Is this project an undergraduate, graduate, or faculty project?

Faculty

group

Daytona Beach

Authors' Class Standing

Andrew Dattel, Faculty Maxine Lubner, Faculty Peiheng Gao, Alumni Hanzi Xie, Alumni

Lead Presenter's Name

Hanzi Xie

Lead Presenter's College

DB College of Aviation

Faculty Mentor Name

Andrew Dattel

Abstract

Opinions and practices regarding face masks (FM) to attenuate COVID-19’s spread remains polarized across the United States. We examined whether these attitudes extend to the aviation collegiate community. A 14-question survey was sent to 90 aviation colleges and universities throughout the country. Responses were solicited from students, faculty, and staff. Of the 598 respondents, 77% were students, 13% were faculty, and 10% were staff. Pilots comprised 66% of the respondents. A Principal Component Analysis reduced the questions to two scales: Benefits and Inconvenience. Females, non-pilots, and older respondents reported greater benefits to wearing a FM and fewer inconveniences. A multiple regression showed aviation colleges and universities located in states which had FM mandates, higher likelihood of community compliance, lower rates of COVID-19 in their state, and reports of less inconvenience predicted attitudes of greater benefits of wearing a FM. Additional comments were provided by 28% of the respondents, showing strongly polarized attitudes about the benefits of FMs. Respondents who had negative attitudes about the benefits of wearing FMs, nevertheless reported compliance on college campus. As leaders in education, collegiate aviation has a responsibility to educate their students, faculty, and staff of the importance of public health measures, dispelling misinformation, and modelling behavior to increase compliance with wearing FMs.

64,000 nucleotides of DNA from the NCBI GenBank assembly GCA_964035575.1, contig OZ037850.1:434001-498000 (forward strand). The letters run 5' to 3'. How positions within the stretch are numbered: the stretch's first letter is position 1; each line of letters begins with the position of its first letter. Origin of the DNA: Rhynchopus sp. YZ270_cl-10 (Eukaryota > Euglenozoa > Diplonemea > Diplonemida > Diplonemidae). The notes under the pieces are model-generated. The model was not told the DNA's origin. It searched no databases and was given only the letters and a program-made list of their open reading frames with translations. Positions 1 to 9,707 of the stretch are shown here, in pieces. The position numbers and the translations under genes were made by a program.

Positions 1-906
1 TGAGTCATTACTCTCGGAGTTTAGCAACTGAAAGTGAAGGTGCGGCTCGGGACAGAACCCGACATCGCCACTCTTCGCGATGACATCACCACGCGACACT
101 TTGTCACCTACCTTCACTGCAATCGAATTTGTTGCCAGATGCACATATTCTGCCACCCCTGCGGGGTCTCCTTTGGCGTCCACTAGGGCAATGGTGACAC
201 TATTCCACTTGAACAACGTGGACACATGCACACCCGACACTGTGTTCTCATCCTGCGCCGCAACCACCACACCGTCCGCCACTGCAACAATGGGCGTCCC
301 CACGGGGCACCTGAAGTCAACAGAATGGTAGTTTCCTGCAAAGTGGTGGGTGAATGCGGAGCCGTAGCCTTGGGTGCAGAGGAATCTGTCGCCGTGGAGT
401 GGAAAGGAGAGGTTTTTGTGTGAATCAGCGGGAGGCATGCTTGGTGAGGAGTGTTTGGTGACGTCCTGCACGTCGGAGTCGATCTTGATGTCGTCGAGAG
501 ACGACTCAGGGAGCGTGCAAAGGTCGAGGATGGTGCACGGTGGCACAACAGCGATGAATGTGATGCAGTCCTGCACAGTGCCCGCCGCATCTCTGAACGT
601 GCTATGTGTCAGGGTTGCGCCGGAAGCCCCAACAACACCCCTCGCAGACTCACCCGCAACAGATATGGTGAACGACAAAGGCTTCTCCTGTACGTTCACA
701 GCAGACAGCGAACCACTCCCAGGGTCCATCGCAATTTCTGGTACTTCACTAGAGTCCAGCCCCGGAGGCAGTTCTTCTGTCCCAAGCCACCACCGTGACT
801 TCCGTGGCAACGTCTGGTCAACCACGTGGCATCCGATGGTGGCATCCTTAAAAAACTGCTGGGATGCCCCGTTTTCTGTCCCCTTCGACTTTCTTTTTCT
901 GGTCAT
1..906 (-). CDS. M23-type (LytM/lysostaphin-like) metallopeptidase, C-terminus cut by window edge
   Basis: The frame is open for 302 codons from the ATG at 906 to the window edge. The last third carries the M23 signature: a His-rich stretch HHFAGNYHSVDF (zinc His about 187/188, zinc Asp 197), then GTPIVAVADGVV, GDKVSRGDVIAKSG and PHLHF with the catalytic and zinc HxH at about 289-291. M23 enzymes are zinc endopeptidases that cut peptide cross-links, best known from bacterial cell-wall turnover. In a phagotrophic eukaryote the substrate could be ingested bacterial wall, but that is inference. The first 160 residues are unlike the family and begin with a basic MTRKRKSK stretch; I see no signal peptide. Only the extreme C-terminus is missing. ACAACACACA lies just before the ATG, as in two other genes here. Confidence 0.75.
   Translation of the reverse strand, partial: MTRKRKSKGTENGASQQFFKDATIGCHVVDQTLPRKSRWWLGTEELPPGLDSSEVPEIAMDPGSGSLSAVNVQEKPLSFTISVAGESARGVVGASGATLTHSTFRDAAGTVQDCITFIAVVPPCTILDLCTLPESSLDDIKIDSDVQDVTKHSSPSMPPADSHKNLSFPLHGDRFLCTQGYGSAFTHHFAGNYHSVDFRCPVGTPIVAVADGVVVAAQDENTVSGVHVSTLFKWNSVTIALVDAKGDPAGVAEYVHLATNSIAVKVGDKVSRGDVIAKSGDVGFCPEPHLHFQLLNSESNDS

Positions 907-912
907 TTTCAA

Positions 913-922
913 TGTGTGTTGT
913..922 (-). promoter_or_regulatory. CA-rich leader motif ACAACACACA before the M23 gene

Did this research project receive funding support (Spark, SURF, Research Abroad, Student Internal Grants, or Ignite Grants) from the Office of Undergraduate Research?

Yes, Spark Grant

Share

COinS
 

Divergent Attitudes Regarding the Benefits of Face Masks in Aviation Colleges and Universities

Opinions and practices regarding face masks (FM) to attenuate COVID-19’s spread remains polarized across the United States. We examined whether these attitudes extend to the aviation collegiate community. A 14-question survey was sent to 90 aviation colleges and universities throughout the country. Responses were solicited from students, faculty, and staff. Of the 598 respondents, 77% were students, 13% were faculty, and 10% were staff. Pilots comprised 66% of the respondents. A Principal Component Analysis reduced the questions to two scales: Benefits and Inconvenience. Females, non-pilots, and older respondents reported greater benefits to wearing a FM and fewer inconveniences. A multiple regression showed aviation colleges and universities located in states which had FM mandates, higher likelihood of community compliance, lower rates of COVID-19 in their state, and reports of less inconvenience predicted attitudes of greater benefits of wearing a FM. Additional comments were provided by 28% of the respondents, showing strongly polarized attitudes about the benefits of FMs. Respondents who had negative attitudes about the benefits of wearing FMs, nevertheless reported compliance on college campus. As leaders in education, collegiate aviation has a responsibility to educate their students, faculty, and staff of the importance of public health measures, dispelling misinformation, and modelling behavior to increase compliance with wearing FMs.

 

To view the content in your browser, please download Adobe Reader or, alternately,
you may Download the file to your hard drive.

NOTE: The latest versions of Adobe Reader do not support viewing PDF files within Firefox on Mac OS and if you are using a modern (Intel) Mac, there is no official plugin for viewing PDF files within the browser window.